Nonconvex polytope constraints
To illustrate the importance of tight bounds in the big-M reformulations, we will return to one of the [logic programming examples], optimization over the union of polytopes.
Define numerical data for four random polytopes.
x = sdpvar(2,1); A1 = randn(8,2); b1 = rand(8,1)*2-A1*[3;3]; A2 = randn(8,2); b2 = rand(8,1)*2-A2*[-3;3]; A3 = randn(8,2); b3 = rand(8,1)*2-A3*[3;-3]; A4 = randn(8,2); b4 = rand(8,1)*2-A4*[-3;-3]; plot(A1*x<=b1) plot(A2*x<=b2) plot(A3*x<=b3) plot(A4*x<=b4)
Constraining a variable x to be in the union of the four polytopes, can be done easily in YALMIP by using the overloaded OR operator
F = [(A1*x <= b1) | (A2*x <= b2) | (A3*x <= b3) | (A4*x <= b4)];
When this is done, the nonlinear operator framework is used, and the model is converted to a big-M model when the problem is solved. We will however do the modelling by hand here, to illustrate the underlying problems.
The big-M model for this case is easy to derive, and is easily seen to be given by the following model.
x = sdpvar(2,1); d = binvar(4,1); M1 = 1000; M2 = 1000; M3 = 1000; M4 = 1000; F = [sum(d) == 1]; F = [F, A1*x - b1 <= M1*(1-d(1))]; F = [F, A2*x - b2 <= M2*(1-d(2))]; F = [F, A3*x - b3 <= M3*(1-d(3))]; F = [F, A4*x - b4 <= M4*(1-d(4))];
A problem with this model is that we have picked the big-M constants large, without insight to the problem. The consequence of this is, except the poor numerics, is the weakness of the relaxed mixed integer model. We can see this by plotting the relaxed feasible set and compare it with the actual feasible set.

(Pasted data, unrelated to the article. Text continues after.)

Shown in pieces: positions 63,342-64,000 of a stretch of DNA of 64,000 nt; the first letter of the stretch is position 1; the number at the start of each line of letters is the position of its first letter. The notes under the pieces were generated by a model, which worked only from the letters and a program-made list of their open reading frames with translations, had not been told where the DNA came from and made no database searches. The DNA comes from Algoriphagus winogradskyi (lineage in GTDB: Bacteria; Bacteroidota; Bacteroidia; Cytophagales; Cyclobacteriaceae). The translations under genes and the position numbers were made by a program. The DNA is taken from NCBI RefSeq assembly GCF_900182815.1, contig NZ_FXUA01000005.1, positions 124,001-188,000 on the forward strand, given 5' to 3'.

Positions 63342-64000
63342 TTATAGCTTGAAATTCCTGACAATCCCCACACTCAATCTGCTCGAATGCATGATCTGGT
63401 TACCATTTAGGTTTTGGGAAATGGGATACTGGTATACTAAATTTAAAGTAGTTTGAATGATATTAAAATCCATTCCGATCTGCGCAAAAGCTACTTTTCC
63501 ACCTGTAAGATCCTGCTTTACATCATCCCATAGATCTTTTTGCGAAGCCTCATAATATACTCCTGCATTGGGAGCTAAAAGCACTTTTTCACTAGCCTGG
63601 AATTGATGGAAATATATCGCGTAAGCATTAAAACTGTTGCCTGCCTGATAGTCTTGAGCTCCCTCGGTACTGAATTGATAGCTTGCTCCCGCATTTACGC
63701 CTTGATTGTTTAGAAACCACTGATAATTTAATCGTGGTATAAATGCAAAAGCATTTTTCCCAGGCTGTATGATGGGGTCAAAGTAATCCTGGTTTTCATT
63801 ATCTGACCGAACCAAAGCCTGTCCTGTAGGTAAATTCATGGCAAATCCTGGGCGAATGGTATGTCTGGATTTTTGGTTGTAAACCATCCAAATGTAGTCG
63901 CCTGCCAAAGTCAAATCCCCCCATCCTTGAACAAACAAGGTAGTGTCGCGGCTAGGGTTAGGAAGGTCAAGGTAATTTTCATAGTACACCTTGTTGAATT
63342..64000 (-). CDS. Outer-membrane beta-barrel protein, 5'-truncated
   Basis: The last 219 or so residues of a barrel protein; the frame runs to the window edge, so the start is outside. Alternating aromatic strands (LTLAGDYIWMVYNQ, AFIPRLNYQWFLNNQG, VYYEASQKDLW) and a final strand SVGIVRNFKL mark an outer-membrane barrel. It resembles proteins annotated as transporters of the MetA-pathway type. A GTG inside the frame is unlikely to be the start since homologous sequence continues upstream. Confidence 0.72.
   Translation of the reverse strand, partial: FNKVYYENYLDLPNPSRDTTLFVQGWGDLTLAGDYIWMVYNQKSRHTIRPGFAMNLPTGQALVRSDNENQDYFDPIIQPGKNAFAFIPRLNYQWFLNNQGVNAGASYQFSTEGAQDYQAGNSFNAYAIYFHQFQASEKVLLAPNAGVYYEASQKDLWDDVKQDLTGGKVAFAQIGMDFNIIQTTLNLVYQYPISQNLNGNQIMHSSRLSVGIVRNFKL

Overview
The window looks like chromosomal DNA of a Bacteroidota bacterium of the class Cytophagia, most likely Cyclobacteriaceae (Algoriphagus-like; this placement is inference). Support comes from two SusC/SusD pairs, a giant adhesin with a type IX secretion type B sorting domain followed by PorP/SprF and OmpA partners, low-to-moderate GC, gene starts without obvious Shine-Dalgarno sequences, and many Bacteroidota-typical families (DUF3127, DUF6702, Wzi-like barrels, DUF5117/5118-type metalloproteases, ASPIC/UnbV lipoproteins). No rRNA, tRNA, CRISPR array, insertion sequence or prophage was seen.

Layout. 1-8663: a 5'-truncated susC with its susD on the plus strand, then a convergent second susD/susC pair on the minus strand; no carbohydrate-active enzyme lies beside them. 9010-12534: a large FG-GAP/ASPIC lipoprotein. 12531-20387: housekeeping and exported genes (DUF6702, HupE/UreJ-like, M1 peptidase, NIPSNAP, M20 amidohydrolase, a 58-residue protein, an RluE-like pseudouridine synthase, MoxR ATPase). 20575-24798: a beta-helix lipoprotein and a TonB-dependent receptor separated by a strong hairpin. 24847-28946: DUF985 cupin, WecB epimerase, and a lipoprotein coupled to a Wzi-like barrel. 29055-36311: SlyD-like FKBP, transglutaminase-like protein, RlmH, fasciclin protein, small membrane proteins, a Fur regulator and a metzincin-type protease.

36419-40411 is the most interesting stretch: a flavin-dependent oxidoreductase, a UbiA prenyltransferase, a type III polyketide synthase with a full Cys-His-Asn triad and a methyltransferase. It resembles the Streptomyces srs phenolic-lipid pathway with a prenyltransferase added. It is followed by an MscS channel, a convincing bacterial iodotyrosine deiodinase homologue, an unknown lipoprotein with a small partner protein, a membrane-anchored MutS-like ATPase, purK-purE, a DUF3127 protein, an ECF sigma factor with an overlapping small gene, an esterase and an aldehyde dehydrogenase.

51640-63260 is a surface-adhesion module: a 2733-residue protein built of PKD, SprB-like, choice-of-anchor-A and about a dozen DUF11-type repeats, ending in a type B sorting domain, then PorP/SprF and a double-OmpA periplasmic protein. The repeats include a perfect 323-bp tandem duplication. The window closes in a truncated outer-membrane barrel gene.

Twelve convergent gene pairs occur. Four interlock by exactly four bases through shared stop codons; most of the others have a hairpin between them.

plot(F,x,,,sdpsettings('relax',1)) hold on plot(A1*x<=b1) plot(A2*x<=b2) plot(A3*x<=b3) plot(A4*x<=b4)
The relaxation is far from a good approximation of the true feasible set, indicating that a mixed integer solver may have problems solving this problem, since they rely on good quality relaxations.
A better model is obtained by using a more reasonable big-M constant (In this example, it is hard to use a good constant since the data is randomly generated. In practice, realistic bounds which is needed for YALMIPs derivation typically follow from model insight (When YALMIP performs the modeling internally, a considerable amount of preprocessing is performed in order to derive good bounds, based on supplied bounds on the involved variables)
M1 = 50; M2 = 50; M3 = 50; M4 = 50; F = [sum(d) == 1]; F = [F, A1*x - b1 <= M1*(1-d(1))]; F = [F, A2*x - b2 <= M2*(1-d(2))]; F = [F, A3*x - b3 <= M3*(1-d(3))]; F = [F, A4*x - b4 <= M4*(1-d(4))]; clf plot(F,x,,,sdpsettings('relax',1)) hold on plot(A1*x<=b1) plot(A2*x<=b2) plot(A3*x<=b3) plot(A4*x<=b4)